Depending on who you ask, Monster is either a misunderstood album to which time has been kind, or it’s a punchline about big event 90s albums that eventually populated used CD bins at big box retailers across America. That latter perception (one that has led to more than a few bad jokes on Twitter in recent days) is perhaps a signal of how Monster became defined by what it wasn’t rather than what it was. By this point, R.E.M. had built up a huge audience on the back of two somber, primarily acoustic albums that improbably dominated MTV just as grunge was breaking into the mainstream, and they followed that up by plugging in and getting loud. This massive, loving reissue, then, not only serves as an appreciation of Monster, but as an opportunity to set the record straight and to examine the album for what it is. And this reissue of Monster does do that, but not in the way one would expect.

As I’ve written before on this site, Monster is, despite the naysaying, quite a good album and pretty underrated as far as R.E.M. albums go. It’s not really a “rock” album in the way that R.E.M. rocked in the past. Instead of anthems, the songs are sludgy, murky and noisy, a far cry from anything the band did before and not quite in line with grunge, either. The album hews closer to glam than grunge, and this connection is further solidified with Michael Stipe’s allusions to fame, celebrity culture and androgynous sexuality. Underneath all that, though, the album was Stipe’s most direct expression of his queerness at the time, and there were heart-rending moments beneath the din of guitars. In some ways, R.E.M. were continuing down a path towards open, direct expression with songs like “Strange Currencies” and “Let Me In,” even as they were playing with new sonic ideas at the same time. Even if it hadn’t been reissued, Monster is still an album well worth re-appraisal after decades of casual dismissal.

Having said that, Monster isn’t perfect. As evidenced in the unreleased demos from the album, the band were in a freewheeling, experimental mood when making the album, and the very nature of experimentation means that failure is every bit as likely as success. Thus, for every punchy rocker like “What’s the Frequency, Kenneth?” or “Star 69,” there’s a misfire like “King of Comedy” or “Crush With Eyeliner.” What’s more, the emphasis on guitars means that Peter Buck dominates the mix at the expense of the rest of the band. More than a few songs feature a barely-audible Stipe trying to make himself heard over the wailing distortion of Buck’s guitar. This ends up being one of the selling points of the reissue, as Scott Litt–who handled production and mixing duties on the album–offers a new, remixed version of Monster as part of the set. While Litt’s intentions are noble and his work does help some of the punchier, fast-paced songs, the remix is overall kind of unnecessary. Some of edits Litt makes are just kind of weird, like cutting out Stipe’s “don’t fuck with me” line at the end of “Kenneth,” and in his efforts to emphasize the vocals, he ends up removing most of the guest vocalists. It’d be overdramatic to call Litt’s remix the musical equivalent of the DVD release of Star Wars, but one can’t help but get the feeling that tampering with the recordings 25 years after the fact was a misguided decision.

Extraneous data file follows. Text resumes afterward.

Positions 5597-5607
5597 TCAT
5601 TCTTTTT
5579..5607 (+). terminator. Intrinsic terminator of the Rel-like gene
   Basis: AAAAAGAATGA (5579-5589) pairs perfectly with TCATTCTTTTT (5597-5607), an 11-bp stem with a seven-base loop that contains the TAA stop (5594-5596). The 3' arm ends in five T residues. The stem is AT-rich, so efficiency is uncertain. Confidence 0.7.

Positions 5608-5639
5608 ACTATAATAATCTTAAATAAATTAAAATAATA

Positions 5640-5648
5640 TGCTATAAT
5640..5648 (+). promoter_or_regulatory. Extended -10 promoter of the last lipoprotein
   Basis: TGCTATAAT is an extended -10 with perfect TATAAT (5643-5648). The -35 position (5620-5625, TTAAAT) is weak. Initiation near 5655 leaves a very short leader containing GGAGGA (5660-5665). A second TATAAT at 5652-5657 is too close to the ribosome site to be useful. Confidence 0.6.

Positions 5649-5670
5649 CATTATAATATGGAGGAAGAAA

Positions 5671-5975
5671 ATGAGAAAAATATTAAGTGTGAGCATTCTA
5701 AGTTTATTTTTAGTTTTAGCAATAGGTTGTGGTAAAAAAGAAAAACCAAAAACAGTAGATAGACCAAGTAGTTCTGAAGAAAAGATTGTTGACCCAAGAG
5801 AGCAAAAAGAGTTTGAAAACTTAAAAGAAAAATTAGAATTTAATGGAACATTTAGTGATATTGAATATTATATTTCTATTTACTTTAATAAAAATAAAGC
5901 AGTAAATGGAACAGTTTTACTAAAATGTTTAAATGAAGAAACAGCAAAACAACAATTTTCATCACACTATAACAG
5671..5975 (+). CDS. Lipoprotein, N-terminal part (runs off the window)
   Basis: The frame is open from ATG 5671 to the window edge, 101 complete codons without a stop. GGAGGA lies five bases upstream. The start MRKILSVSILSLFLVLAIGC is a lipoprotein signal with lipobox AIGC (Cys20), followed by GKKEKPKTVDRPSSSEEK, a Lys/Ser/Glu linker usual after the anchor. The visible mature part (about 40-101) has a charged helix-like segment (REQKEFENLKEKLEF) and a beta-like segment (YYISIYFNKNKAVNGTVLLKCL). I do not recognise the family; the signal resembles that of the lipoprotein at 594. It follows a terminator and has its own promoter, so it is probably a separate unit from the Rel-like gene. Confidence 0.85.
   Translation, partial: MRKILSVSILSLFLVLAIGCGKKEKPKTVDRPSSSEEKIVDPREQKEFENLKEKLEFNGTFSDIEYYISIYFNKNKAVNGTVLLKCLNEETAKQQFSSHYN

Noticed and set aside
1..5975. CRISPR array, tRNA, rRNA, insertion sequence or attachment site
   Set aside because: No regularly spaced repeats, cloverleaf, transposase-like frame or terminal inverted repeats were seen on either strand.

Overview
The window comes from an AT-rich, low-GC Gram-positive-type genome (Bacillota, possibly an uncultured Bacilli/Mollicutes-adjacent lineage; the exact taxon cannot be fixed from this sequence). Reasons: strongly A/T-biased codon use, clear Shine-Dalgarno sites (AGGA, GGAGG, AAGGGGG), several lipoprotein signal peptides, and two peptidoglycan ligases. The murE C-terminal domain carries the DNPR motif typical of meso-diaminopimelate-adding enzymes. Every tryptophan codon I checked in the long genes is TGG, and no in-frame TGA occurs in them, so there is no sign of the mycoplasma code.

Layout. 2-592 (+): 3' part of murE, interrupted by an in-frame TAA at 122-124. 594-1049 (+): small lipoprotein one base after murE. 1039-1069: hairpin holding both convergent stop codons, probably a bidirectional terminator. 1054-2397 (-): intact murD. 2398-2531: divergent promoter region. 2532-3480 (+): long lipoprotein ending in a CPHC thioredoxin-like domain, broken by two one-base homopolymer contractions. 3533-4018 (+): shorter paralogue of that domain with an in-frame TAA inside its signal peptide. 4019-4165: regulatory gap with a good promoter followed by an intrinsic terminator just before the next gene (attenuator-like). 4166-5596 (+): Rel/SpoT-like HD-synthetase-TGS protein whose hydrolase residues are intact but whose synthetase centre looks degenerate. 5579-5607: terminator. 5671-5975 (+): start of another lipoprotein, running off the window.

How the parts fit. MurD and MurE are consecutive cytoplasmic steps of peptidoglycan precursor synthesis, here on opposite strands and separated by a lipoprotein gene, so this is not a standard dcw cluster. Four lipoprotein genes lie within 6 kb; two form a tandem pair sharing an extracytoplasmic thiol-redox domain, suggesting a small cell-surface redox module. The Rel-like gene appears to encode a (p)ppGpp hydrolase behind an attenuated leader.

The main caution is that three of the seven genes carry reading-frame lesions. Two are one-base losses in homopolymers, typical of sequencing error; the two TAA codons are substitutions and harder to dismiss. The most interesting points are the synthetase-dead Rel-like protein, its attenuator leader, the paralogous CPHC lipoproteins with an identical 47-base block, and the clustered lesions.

What is perhaps most valuable about the set, though, is the inclusion of live material. Monster led to the biggest arena tour the band had ever undertaken up to that point, and the live recordings here (all from the documentary Road Movie) show just how little rust the band had after not touring at the peak of their fame in the early ‘90s. Most of the set is Monster material, and it’s clear that they were still figuring out how to translate songs from Out of Time and Automatic for the People into a live setting, but the band sound great, and Stipe’s stage presence is a far cry from the days when he would comb his hair over his eyes to avoid looking at the audience. It’s also fun to hear old classics like “So. Central Rain” played to a packed stadium, and the inclusion of songs that would eventually end up on New Adventures in Hi-Fi is a real treat. For die-hards, a live document of this quality from the Monster tour is essential listening.

However, the ornate packaging and plethora of extra material doesn’t quite elevate Monster beyond its status as an interesting failed experiment. This sort of grimy guitar rock never quite fit the band, and while they carry themselves well on these songs, it’s telling that they never revisited these ideas while they were still together. It’d be a stretch to call this box set essential for anyone but the most die-hard of R.E.M. fans, especially with the unnecessary remix of the album included, but this does present Monster as a chapter in R.E.M.’s history worth revisiting. Perhaps it’s time that Monster occupy a status higher than that of a Circuit City bargain bin.

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